We're live-coding on Twitch! Join us!
Lazy Loading in Angular v2+

Lazy Loading in Angular v2+


Application performance is an important part of web development. We always want our users to have the quickest and most performant experience when they visit our apps.

Lazy loading is one of the features we can add to our app to improve performance. What exactly is lazy loading?

Lazy loading is the act of only loading parts of our app when they are needed.

The benefits are:

  • Keep the initial payload small
  • Smaller payloads lead to faster download speeds
  • Lower resource costs especially on mobile networks
  • If a user doesn't visit a section of our app, they won't ever download those resources

The Angular router provides a simple and easy way to add lazy loading to our application. Let's take a look at how we can add it.

Related Video Course: Routing Angular Applications

Overview and Setup

Lazy loading in Angular requires us to format our application a certain way. All the assets that you want to be lazy loaded should be added to its own module.

For instance, if we wanted to lazy load our entire dashboard/ section, we would need to have all those assets/components in their own DashboardModule.

Rules for lazy loading:

  • Move components and assets into their own module
  • DO NOT load the module in the main AppModule
  • Lazy loading will be setup in the main routing file

TLDR: Adding Lazy Loading

Once you have a module you want to lazy load to (let's say a DashboardModule), we can add it to our writing file.

BeginnerTailwind.com Learn Tailwind CSS from Scratch

Here is the route to use for a DashboardModule:

const routes: Routes = [
    path: 'dashboard',
    loadChildren: 'app/dashboard/dashboard.module#DashboardModule',

We're using the loadChildren parameter to pass a string that points to our module. Make sure you reference from the root src/ folder. Notice we started the string at app/.

The dashboard module will most likely have its own routes. We add the path: dashboard here in the main router and the child router will be set to path: ''.

Now when you visit your dashboard section, you

Building a Lazy Loaded App

Let's build a quick lazy loaded app to see exactly how this would work. We'll be using the Angular CLI. You don't need to using the CLI. Just make sure you have a module and route to it using loadChildren.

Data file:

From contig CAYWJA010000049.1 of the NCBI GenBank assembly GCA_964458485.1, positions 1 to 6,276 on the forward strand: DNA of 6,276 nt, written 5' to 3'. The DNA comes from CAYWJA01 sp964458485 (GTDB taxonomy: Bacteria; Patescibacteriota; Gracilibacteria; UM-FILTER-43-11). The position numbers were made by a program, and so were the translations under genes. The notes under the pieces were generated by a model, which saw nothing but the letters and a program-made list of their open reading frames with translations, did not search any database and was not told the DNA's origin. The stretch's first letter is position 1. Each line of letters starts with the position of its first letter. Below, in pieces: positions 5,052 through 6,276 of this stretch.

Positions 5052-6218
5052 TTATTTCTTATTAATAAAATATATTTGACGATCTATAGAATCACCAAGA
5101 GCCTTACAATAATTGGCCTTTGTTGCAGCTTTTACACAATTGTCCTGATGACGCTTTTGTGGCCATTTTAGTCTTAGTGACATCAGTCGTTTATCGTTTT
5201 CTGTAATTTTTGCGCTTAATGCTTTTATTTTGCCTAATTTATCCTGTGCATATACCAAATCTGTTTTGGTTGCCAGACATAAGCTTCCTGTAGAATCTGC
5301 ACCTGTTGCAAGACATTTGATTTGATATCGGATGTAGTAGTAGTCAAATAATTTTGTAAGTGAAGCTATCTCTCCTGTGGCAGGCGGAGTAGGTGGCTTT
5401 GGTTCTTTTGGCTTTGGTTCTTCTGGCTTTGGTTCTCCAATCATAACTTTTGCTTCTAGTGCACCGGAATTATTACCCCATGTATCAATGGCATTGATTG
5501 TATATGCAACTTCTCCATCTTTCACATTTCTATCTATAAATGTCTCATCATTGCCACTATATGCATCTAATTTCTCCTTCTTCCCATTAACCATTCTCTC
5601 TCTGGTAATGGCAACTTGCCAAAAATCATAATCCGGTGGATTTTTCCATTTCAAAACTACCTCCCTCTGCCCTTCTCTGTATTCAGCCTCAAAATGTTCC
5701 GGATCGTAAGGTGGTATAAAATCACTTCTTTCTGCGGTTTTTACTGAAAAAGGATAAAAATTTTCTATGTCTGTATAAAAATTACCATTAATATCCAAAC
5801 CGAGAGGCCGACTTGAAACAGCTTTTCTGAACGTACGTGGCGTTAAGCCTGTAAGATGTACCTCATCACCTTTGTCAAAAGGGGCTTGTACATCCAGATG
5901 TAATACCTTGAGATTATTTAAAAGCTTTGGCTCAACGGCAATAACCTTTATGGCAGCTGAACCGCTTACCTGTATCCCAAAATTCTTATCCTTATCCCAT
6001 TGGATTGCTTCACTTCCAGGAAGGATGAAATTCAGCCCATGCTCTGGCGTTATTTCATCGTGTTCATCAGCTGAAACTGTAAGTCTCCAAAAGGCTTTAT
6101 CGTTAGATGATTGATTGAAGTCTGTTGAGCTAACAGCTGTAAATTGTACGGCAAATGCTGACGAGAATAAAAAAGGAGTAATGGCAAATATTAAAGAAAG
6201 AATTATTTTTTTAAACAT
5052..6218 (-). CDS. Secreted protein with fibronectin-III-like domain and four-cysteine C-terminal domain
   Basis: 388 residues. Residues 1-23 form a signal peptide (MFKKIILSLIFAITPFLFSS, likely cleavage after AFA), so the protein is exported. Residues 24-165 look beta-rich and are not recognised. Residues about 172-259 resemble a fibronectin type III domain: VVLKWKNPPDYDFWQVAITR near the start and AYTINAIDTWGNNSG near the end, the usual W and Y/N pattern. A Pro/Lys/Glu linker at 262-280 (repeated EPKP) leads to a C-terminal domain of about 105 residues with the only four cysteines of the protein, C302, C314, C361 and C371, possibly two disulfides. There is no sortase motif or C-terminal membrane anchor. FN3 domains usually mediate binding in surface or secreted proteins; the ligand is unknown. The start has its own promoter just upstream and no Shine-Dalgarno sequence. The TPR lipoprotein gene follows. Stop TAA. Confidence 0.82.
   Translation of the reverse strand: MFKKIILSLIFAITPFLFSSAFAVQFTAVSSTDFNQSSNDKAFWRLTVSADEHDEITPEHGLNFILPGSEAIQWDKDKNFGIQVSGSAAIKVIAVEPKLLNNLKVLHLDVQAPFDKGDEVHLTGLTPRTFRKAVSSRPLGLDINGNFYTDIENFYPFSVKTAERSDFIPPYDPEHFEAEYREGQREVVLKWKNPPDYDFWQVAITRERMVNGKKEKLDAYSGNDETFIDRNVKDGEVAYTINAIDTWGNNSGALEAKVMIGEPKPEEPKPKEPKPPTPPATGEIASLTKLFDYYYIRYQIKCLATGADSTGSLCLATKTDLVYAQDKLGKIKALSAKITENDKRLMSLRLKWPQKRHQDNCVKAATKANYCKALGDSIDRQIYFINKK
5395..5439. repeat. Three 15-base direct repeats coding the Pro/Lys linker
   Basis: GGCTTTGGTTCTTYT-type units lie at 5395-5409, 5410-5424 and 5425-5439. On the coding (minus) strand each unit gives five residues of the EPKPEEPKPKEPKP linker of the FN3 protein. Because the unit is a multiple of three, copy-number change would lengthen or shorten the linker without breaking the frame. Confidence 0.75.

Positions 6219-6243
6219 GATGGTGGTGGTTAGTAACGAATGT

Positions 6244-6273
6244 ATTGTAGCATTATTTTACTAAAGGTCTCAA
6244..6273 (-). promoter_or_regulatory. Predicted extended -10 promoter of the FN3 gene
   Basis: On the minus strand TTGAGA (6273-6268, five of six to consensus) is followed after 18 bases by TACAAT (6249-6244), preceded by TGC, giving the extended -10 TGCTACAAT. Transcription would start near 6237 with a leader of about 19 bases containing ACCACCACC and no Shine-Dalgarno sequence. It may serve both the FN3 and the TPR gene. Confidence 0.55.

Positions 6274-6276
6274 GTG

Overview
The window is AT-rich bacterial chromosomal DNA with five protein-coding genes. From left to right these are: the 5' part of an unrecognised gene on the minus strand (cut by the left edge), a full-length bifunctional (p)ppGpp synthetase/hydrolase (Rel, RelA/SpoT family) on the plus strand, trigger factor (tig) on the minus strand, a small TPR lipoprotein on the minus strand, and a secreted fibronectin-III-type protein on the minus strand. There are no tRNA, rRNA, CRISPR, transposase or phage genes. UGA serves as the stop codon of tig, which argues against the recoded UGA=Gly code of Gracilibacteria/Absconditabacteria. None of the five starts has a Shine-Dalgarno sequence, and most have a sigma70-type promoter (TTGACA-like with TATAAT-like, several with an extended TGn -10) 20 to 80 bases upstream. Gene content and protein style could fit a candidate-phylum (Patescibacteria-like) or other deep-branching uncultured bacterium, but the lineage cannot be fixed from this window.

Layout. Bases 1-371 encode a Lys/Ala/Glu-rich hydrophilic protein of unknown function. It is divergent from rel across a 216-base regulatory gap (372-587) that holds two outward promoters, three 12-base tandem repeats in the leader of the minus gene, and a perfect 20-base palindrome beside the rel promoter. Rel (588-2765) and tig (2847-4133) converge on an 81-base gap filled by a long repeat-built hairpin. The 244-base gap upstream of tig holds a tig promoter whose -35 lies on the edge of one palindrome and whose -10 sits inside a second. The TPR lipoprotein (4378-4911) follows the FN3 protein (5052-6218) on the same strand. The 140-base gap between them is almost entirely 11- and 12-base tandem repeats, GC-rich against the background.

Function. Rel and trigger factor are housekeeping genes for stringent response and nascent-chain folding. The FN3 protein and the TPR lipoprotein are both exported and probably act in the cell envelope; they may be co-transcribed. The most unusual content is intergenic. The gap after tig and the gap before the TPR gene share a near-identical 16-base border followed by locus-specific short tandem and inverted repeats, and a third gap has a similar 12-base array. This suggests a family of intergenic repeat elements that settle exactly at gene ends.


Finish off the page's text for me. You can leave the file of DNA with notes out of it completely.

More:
We'll create an app with a dashboard section. This dashboard section will be lazy loaded. Not all users will visit the dashboard.

Here's the overview of our app:

  • Home route | '' | HomeComponent
  • Dashboard section | 'dashboard' | DashboardHomeComponent

We'll use the CLI to create the entire app with routing:

# create the app
ng new lazyload-app --routing

# create the home component
ng g component home

# create the dashboard module
ng g module dashboard --routing

# create the dashboard home page
ng g component dashboard/dashboard-home

We now have a clean app setup:

The cool thing about creating a component with the CLI is that the CLI will automatically register the component in its respective module. We don't have to go write the import and add it to the declarations array.

Setup Dashboard Routes

We have our new dashboard module with a new dashboard-routing.module.ts file. This is where we'll define routes. Any routes defined here will be lazy loaded!

Let's update our dashboard-routing.module.ts:

import { NgModule } from '@angular/core';
import { Routes, RouterModule } from '@angular/router';
import { DashboardHomeComponent } from './dashboard-home/dashboard-home.component';

const routes: Routes = [
    path: '',
    component: DashboardHomeComponent

  imports: [RouterModule.forChild(routes)],
  exports: [RouterModule]
export class DashboardRoutingModule { }

We added path: '' because we'll define the dashboard route in the main router.

Setup Main Lazy Loaded Route

Let's update the main router now to point our dashboard section to this new DashboardModule. We'll also be setting up lazy loading!

// app-routing.module.ts

import { NgModule } from '@angular/core';
import { Routes, RouterModule } from '@angular/router';
import { HomeComponent } from './home/home.component';

const routes: Routes = [
    path: '',
    component: HomeComponent
    path: 'dashboard',
    loadChildren: 'app/dashboard/dashboard.module#DashboardModule'

  imports: [RouterModule.forRoot(routes)],
  exports: [RouterModule]
export class AppRoutingModule { }

The loadChildren parameter is how we tell Angular to lazy load that section. Remember that we don't have to load the DashboardModule into the main AppModule.

Testing Our App

Now this is all looking good. How do we actually test to see if lazy loading is working? Let's do one last thing before we can test.

To test lazy loading, we'll need a link that points to the dashboard. We need a way to get to our new section we just created.

Open up app.component.html and add the following to the top:

<a routerLink="/dashboard">Dashboard</a>

Starting the App

Now we can start up our app and find out if lazy loading is working.

ng serve --open

Open up dev tools and go to the Network -> JS tab.

As soon as you click the Dashboard link, you'll see the dashboard module get loaded!


Just by adding all our code to a module and adding the loadChildren parameter, the Angular router makes it easy to lazy load sections of our application.

Like this article? Follow @chris__sev on Twitter